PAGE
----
China not to Blame for Trade Talks Failure
By Chu Maoming
The 11th round of China-U.S. high-level trade talks ended recently with no agreement reached. The Trump administration, labeling China with “reneging on promises”, claimed that it has seen an erosion in commitments by China, and accused China of backtracking on its pledges and infringing upon its major concerns.
Nonsense! It completely disregards facts, and such false accusation on China is nothing but a lie. Keeping promises is a moral principle that the Chinese nation has always adhered to.
During the last 40 years, China opened its door for construction and shared the outcomes of its reform and opening up to the outside world. The contribution it made to the world economy is obvious to all. The country has always fulfilled its commitments since its accession to the World Trade Organization (WTO). By firmly supporting the multilateral system, largely lowering tariffs and reducing non-tariff barriers, and opposing unilateralism and protectionism, China is showing to the world an image of a responsible and faithful major country. By 2010, China had fulfilled all of its tariff reduction commitments, reducing the average tariff level from 15.3 percent in 2001 to 9.8 percent. As early as 2007, China had honored all of its commitments on trade in services, and now the breadth of the country’s openness in this sector is close to the average level of developed countries. Even the Office of the United States Trade Representative has praised China’s performance in the WTO in many of its annual reports, saying the Chinese government has fulfilled WTO commitments.
Since last year, the country has taken a slew of measures to further open up, including the tariff reduction for automobiles and cosmetics, the issuance of the foreign investment law, and widened market access. Now, the manufacturing sector of the country is open to foreign investment in an all-round manner. In addition to keeping promises, China is doing further. The major reform measures announced by Chinese President Xi Jinping at the second Belt and Road Forum for International Cooperation have won positive responses from the world, indicating that China is advancing steadfastly with full confidence.
China has always promoted consultation and negotiation with utmost sincerity, hoping to achieve an agreement that leads to win-win results based on equality and mutual respect ever since China and the United States started trade talks last year. Even after the United States threatened to raise tariffs setting a huge barrier on the eve of the 11th round of talks, the Chinese delegation still flew to Washington for further consultations.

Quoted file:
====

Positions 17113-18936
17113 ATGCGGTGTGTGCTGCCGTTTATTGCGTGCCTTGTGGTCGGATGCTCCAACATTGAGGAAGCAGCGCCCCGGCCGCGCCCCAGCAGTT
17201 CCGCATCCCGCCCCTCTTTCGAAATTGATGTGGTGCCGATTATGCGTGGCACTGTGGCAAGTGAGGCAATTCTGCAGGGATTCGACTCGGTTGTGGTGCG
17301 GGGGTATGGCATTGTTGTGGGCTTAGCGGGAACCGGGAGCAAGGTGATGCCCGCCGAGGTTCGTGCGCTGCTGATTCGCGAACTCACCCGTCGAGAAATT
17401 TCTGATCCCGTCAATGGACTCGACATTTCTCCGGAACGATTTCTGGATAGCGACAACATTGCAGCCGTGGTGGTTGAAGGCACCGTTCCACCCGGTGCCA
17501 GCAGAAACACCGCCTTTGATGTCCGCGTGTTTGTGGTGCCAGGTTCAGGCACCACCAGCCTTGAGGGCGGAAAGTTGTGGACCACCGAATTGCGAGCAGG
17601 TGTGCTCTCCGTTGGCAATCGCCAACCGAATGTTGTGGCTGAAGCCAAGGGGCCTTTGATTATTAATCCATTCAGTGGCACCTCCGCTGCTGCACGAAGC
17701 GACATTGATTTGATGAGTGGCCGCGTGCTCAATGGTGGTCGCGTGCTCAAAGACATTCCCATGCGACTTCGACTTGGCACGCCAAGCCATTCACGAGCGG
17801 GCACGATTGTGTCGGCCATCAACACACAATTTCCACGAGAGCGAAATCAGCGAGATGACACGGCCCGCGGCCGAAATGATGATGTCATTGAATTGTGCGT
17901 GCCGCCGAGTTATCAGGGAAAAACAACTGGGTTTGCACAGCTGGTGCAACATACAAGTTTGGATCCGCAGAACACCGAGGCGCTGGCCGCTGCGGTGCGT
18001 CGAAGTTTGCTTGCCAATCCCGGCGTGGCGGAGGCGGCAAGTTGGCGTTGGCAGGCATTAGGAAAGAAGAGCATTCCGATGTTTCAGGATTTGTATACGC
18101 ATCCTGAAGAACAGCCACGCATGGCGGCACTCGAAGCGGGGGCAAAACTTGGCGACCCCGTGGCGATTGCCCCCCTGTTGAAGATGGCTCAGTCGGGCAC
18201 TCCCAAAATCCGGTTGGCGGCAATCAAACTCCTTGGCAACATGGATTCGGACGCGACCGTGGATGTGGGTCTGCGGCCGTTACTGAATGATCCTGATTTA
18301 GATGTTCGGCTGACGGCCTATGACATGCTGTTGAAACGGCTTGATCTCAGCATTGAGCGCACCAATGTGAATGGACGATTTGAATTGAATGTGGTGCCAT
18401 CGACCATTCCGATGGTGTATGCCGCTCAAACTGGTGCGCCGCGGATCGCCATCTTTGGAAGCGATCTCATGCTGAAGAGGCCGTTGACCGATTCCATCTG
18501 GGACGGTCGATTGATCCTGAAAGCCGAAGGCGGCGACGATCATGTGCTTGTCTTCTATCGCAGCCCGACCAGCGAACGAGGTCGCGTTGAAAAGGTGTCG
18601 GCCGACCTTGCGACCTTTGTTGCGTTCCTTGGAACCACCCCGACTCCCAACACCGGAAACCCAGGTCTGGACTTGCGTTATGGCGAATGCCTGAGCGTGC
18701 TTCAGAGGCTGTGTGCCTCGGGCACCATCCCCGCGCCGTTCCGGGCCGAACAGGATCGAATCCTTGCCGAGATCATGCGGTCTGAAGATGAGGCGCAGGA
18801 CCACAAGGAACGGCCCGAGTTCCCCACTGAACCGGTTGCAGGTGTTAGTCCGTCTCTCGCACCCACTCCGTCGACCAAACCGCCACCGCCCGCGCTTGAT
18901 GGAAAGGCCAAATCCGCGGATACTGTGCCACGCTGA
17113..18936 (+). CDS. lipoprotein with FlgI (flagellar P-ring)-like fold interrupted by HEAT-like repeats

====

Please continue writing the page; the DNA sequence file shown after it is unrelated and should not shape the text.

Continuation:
However, let’s look at what the United States does.
The United States and China have reached consensus on trade and issued a joint statement on ending trade frictions in Washington in May last year. However, Only days later, the Trump administration said it would impose a 25-percent tariff on 50 billion U.S. dollars’ worth of Chinese imports which contain industrially significant technology, simply abandoning the agreement. The two parties also reached a deal in energy and agricultural cooperation at the beginning of last June, but the United States backtracked and betrayed again within one month. Six months later, the two sides reached consensus on the value of China’s purchases from the United States, but in the following talks the U.S. side once again rejected the deal. Earlier in May this year, the United States decided to raise additional tariffs on 200 billion U.S. dollars’ worth of Chinese goods from 10 percent to 25 percent, on the eve of the latest round of trade talks.
It is quite clear it is the U.S. side that, more than once, changed its mind overnight, and broke the tentative deal already reached.
As a matter of fact, China is not the first victim of U.S. acts of bad faith and trade bullying. Over more than a year, the United States has wielded a “big stick” of protectionism, and coerced many of its trade partners, including South Korea, Canada and Mexico, into re-negotiating their long-existing trade agreements, let alone its frequent withdrawals from international organizations and going back on its words.
The U.S. side is perhaps narcissistic about its art of deal, yet its tainted records in failing to keep its own words have alarmed the world. It is the trade hawks in Washington who should be blamed. They should not count on their maximum pressure tactic to bring China down to its knees.
China never wants to fight a war of any kind with the United States. It has repeatedly called on the United States to change its course and meet the Chinese side halfway to reach a mutually beneficial deal and resolve the conflict. The door for the talks is still open.
* Chu Maoming is China’s Consul General